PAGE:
The year 2009 was arguably something of a watershed. Perhaps in a couple of centuries’ time, historians will say it marked the beginning of a new era: the digital age. However, a new era does not necessarily mean progress. Time will tell whether social media and digital technology generally is on the whole a positive force for society and humankind. At the moment, the forecast is not looking good. Depression and suicide rates among teenagers have increased exponentially over the 2010s, and the correlation with the growth of social media use is painfully clear.
A Teen Mental Health Crisis
We are currently facing a major mental health crisis among teenagers. According to the Office of National Statistics (ONS), the number of teenage suicides in England and Wales increased by 67 per cent between 2010 and 2017. A study by University College London and the University of Liverpool analysed data from two large cohorts of UK millennials born a decade apart (members of the first cohort were born in 1990-1, the from the other 2000-1). The researchers found that the rate of depression for the younger group was 15%, compared to 9% for the older cohort.
It is a similar story in the U.S. A study published in the Journal of Abnormal Psychology found that between 2009 and 2017, rates of depression among kids ages 14 to 17 increased by more than 60%, and suicide rates have almost doubled.
What is the link between social media use and poor mental health?
Nearly 90% of young people from countries in the Organisation for Economic Co-operation and Development (OCED) are social media users according to data from 2019. The rise of social media use began in 2009 and usage has been increasing exponentially since then.
Alongside the correlational research, in recent years there have also been studies published which identify a causal connection between social media and worse mental health. A scientific causal link was established for the first time in 2018 by researchers from the University of Pennsylvania, who carried out a study whereby 143 undergraduates were randomly assigned to either limit Facebook, Instagram and Snapchat use to 10 minutes, per platform, per day, or to use social media as usual for three weeks. The limited use group experienced significant decreases in loneliness and depression over three weeks compared to the control group. The researchers concluded that reducing your social media use or cutting it out altogether improves mental wellbeing.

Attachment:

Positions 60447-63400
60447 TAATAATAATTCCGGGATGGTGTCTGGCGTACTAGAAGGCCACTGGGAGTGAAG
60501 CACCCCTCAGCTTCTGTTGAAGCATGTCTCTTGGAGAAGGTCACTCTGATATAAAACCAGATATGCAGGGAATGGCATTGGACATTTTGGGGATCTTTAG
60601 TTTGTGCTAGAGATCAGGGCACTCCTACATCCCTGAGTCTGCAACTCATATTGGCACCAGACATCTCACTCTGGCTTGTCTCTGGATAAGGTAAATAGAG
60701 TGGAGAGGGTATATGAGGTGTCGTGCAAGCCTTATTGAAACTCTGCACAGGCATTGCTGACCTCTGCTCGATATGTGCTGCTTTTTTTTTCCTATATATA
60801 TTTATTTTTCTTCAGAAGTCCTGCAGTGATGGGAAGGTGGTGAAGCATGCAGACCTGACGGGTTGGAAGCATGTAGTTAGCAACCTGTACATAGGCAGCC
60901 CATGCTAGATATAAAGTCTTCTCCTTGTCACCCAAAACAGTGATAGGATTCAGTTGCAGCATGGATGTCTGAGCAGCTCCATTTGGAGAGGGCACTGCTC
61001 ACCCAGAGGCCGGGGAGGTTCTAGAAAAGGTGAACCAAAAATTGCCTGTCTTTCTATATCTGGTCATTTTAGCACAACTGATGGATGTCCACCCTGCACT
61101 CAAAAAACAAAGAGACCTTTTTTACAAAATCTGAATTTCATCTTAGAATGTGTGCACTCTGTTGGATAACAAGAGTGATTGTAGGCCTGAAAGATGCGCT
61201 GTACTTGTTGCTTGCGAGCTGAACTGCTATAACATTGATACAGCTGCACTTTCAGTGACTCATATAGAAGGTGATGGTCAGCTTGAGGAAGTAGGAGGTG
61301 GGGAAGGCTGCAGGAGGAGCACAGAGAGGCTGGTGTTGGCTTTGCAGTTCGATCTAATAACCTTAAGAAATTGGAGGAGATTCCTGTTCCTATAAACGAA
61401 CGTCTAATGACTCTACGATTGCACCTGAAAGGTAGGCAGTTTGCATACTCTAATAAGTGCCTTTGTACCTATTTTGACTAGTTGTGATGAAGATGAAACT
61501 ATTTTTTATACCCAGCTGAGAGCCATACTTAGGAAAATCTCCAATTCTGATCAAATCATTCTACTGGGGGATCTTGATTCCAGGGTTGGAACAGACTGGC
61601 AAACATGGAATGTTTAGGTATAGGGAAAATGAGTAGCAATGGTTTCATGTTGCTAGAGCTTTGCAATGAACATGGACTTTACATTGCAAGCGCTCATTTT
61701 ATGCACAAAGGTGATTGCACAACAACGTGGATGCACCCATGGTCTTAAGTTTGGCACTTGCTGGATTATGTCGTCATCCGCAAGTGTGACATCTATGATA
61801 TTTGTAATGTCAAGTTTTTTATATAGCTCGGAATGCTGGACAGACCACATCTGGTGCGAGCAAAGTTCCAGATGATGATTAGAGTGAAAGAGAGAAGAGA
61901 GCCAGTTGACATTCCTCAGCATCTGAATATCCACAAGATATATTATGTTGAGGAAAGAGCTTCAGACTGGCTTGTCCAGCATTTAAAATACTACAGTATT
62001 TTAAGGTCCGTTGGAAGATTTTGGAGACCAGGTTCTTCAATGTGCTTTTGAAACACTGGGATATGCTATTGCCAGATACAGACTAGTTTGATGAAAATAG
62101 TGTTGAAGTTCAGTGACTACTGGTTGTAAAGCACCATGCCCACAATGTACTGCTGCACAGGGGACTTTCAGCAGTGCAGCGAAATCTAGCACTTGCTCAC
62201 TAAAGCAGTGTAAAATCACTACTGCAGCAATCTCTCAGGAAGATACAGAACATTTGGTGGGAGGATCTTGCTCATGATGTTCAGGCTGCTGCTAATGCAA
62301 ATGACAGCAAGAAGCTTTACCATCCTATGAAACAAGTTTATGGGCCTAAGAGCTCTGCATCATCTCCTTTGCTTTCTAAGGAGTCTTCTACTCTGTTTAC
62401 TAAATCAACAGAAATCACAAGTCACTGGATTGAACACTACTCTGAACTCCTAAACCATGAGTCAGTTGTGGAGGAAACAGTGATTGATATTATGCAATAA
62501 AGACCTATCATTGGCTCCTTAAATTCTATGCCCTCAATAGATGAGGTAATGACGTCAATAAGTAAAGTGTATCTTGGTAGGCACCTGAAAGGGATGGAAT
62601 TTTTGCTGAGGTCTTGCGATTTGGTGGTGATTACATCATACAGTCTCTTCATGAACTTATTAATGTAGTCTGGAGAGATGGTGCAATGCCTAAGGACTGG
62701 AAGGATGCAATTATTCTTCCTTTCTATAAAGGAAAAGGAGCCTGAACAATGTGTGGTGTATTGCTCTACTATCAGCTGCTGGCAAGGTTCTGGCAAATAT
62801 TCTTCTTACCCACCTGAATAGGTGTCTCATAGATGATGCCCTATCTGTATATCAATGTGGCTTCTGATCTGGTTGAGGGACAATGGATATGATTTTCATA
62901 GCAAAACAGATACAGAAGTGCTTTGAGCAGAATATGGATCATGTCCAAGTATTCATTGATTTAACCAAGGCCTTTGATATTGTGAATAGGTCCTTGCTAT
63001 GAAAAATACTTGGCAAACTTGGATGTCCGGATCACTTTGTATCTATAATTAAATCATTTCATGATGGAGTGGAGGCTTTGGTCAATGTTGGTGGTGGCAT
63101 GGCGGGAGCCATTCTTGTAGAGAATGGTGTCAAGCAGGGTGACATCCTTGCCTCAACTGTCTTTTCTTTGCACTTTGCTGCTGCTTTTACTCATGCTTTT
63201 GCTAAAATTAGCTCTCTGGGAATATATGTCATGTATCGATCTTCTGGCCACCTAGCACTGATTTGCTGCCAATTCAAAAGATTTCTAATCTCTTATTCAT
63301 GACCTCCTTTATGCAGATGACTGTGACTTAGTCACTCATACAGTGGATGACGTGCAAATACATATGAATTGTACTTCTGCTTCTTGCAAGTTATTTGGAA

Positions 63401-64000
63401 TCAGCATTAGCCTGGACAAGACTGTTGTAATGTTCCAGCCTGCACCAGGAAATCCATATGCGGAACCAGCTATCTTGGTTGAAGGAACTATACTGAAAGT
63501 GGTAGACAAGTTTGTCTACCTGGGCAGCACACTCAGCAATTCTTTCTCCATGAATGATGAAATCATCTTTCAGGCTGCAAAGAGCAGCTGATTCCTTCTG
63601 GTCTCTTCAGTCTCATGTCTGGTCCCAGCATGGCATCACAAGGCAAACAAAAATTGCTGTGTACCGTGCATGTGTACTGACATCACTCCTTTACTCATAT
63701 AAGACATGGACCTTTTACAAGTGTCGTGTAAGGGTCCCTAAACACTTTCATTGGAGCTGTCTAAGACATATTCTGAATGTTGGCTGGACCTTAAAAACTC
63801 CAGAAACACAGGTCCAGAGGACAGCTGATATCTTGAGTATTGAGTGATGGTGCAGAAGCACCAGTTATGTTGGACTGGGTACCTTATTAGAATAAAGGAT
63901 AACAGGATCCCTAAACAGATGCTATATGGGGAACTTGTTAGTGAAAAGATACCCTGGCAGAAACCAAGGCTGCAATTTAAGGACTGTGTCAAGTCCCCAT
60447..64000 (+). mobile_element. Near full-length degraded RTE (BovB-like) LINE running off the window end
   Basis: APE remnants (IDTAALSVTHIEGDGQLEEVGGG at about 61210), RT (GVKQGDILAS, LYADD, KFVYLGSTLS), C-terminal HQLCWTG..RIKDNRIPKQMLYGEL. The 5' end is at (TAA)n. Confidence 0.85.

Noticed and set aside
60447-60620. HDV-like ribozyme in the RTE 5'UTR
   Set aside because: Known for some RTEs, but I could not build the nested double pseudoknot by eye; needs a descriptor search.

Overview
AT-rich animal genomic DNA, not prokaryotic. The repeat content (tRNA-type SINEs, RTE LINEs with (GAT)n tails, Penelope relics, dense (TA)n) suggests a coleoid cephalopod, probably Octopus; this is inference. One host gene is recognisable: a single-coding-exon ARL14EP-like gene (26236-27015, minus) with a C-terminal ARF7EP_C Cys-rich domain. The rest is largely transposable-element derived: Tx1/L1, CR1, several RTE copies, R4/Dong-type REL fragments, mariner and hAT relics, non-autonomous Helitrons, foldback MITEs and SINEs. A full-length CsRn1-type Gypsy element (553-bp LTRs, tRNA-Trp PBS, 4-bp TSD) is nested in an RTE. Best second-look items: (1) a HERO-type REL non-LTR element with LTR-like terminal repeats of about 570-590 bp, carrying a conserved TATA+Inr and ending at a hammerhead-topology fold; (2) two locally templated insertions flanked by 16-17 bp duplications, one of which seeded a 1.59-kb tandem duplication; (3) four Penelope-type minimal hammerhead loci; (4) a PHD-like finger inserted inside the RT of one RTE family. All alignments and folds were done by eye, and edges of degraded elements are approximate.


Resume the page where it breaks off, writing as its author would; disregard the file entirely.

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Teenage boys and girls spend their digital media time in different ways: Boys spend more time gaming, while girls spend more time texting and using social media, particularly apps like Snapchat and Instagram. Suicide and depression rates are higher among teenage girls and have increased at a steeper rate over the last decade, which reinforces the link between the mental health crisis and social media use.
Meanwhile, antisocial behaviour and substance use – often thought to go hand-in-hand with mental ill-health – have decreased over the last decade, which eliminates them as potential contributing factors.
How Does Social Media Impact Our Mental Health?
If used in excess, as it is currently (users are now spending an average of 2 hours and 24 minutes per day using social networking apps and sites), social media tends to foster anxiety, a sense of ‘missing out’ and feelings of loneliness. Platforms like Facebook, Instagram and Snapchat are designed to foster constant social comparison, which creates a hierarchy whereby social worth is measured by likes and follows, inevitably leading to feelings of inadequacy.
Teenagers are often insecure and many suffer from low self-esteem and body image issues, so the negative psychological impacts of social media usage are amplified for this age group. It is clear that we are facing an urgent crisis. Unless something is done to address the root cause, there is no reason to suggest that rates of depression, anxiety and suicide among teens and young people won’t continue to increase.